Neural and Full Architecture Search
Deep learning methods are very successful in solving tasks in machine translation, image and speech recognition or reinforcement learning in general. Neural Architecture Search (NAS), the process of automating architecture engineering, is important in automating machine learning. NAS can be seen as subfield of AutoML and has significant overlap with hyperparameter optimization and meta-learning. Targethe methods for NAS can be categorized according to three dimensions: search space, optimization methods, and performance estimation strategy. The NAS part of this tutorial is structured with respect to these three dimensions.
The search space defines which architectures can be represented in principle. As the optimization problem of NAS is often non-continuous and high-dimensional, it can be largely simplified by a suitable choice of the search space, since the size of the search space can be reduced by incorporating prior knowledge on the specific task.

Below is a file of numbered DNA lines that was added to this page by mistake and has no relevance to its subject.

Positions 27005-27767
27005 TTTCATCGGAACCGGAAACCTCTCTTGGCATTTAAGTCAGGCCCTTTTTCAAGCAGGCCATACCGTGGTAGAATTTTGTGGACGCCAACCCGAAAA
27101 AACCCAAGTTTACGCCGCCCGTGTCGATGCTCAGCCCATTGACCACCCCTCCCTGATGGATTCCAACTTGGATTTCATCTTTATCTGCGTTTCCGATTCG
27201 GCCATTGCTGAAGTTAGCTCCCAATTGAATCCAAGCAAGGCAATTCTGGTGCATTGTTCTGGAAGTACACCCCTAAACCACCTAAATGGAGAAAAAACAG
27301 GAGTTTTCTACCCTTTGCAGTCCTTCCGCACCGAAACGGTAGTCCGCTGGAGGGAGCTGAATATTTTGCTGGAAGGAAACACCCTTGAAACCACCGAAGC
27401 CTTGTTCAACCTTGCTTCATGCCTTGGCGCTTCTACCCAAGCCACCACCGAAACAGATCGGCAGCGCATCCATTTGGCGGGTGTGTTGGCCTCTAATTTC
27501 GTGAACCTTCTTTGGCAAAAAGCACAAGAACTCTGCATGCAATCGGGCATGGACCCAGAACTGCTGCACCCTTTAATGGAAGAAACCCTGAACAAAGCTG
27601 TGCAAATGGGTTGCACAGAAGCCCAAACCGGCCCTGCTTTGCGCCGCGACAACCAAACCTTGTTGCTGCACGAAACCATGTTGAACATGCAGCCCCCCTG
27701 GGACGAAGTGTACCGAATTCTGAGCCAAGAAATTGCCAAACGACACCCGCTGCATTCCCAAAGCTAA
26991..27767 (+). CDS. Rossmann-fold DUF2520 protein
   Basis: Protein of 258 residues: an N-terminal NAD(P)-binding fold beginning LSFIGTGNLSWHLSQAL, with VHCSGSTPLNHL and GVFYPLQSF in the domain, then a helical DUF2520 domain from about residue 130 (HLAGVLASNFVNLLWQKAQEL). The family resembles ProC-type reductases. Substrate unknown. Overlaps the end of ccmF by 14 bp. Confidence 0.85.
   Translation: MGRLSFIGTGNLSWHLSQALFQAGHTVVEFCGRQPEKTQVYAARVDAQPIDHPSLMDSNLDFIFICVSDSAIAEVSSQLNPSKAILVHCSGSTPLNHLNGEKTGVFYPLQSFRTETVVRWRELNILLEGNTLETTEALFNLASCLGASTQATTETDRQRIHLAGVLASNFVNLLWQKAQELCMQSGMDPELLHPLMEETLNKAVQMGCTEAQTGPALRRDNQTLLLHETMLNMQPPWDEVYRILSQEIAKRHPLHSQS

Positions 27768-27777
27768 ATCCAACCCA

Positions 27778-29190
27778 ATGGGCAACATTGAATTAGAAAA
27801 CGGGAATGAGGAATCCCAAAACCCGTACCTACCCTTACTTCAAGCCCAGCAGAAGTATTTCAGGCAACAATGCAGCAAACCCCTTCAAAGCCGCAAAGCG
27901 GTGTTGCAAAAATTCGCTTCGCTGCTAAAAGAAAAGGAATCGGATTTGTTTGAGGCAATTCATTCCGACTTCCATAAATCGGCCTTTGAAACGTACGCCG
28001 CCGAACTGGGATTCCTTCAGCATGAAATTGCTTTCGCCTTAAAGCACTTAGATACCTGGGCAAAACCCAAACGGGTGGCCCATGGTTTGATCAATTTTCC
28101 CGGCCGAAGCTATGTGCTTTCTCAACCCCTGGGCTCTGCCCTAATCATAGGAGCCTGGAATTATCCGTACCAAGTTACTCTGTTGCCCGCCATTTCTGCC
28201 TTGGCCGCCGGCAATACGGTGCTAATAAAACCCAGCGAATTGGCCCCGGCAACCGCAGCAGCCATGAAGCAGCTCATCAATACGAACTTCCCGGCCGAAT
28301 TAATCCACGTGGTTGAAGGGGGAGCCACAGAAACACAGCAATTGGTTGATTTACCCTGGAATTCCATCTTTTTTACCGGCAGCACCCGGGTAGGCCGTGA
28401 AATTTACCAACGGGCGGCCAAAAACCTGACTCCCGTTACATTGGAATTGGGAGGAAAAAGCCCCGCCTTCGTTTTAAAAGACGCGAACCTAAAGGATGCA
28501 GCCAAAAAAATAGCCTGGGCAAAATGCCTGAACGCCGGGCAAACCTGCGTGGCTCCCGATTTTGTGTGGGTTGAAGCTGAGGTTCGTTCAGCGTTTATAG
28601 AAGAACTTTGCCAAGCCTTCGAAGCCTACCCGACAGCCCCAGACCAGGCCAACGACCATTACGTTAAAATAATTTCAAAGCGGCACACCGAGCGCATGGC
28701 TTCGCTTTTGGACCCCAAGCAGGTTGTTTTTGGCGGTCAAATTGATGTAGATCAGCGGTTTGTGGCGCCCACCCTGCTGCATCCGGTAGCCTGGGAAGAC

The search strategy is about the exploration of the search space. There have been several different search strategies for the exploration of the search space, such as reinforcement learning, one-shot architecture search and evolutionary algorithms.
Performance Estimation Strategy
To guide the search process, Performance Estimation Strategy is used to estimate this performance of a given architecture. The simplest way is to perform a standard training and validation of the architecture on data. However, it can consume thousands of GPU days for NAS to train each architecture from scratch frequently, which is computationally expensive. Hence, many methods have been proposed to reduce the cost of performance estimations recently.